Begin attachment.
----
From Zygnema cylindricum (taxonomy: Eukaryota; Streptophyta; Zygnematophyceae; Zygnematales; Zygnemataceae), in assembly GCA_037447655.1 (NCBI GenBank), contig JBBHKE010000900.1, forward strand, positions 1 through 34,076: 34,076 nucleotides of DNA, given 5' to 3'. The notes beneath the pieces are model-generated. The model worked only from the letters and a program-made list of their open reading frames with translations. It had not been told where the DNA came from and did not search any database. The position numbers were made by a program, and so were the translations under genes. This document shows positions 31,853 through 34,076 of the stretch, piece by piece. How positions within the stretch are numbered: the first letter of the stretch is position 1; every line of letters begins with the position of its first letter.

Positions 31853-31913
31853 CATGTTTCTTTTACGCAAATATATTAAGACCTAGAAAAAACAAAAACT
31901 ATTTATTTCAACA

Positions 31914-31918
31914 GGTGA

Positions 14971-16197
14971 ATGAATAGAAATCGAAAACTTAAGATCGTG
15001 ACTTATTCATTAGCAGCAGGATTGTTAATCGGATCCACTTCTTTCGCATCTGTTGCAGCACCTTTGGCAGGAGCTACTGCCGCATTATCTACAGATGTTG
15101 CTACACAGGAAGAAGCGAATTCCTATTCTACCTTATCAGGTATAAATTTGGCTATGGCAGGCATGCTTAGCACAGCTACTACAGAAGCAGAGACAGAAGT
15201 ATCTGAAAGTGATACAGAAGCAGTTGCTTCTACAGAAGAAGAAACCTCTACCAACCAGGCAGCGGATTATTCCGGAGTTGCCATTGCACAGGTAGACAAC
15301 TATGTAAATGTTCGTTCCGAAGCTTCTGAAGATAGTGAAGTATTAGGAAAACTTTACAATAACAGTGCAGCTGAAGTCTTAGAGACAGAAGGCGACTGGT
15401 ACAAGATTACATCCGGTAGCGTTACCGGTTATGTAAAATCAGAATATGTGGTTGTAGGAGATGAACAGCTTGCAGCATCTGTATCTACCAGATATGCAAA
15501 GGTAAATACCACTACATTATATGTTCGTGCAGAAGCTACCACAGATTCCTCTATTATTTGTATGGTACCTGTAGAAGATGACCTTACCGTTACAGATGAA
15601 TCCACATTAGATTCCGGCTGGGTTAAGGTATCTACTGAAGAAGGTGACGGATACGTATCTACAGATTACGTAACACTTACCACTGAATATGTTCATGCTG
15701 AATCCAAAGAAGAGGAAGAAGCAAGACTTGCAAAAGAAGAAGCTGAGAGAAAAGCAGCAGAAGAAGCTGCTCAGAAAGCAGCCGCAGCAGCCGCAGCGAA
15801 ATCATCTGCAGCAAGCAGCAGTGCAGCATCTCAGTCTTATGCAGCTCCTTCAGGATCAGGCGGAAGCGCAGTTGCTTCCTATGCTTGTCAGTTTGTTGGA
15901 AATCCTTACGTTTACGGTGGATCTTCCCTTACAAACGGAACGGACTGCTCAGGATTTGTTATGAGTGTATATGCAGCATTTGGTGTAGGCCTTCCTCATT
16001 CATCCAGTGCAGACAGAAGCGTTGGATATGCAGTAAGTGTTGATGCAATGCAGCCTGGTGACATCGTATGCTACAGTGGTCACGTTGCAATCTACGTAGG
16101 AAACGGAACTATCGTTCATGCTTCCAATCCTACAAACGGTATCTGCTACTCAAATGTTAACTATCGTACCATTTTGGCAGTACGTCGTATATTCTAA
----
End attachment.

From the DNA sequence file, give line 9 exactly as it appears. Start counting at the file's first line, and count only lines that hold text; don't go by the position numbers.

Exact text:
15001 ACTTATTCATTAGCAGCAGGATTGTTAATCGGATCCACTTCTTTCGCATCTGTTGCAGCACCTTTGGCAGGAGCTACTGCCGCATTATCTACAGATGTTG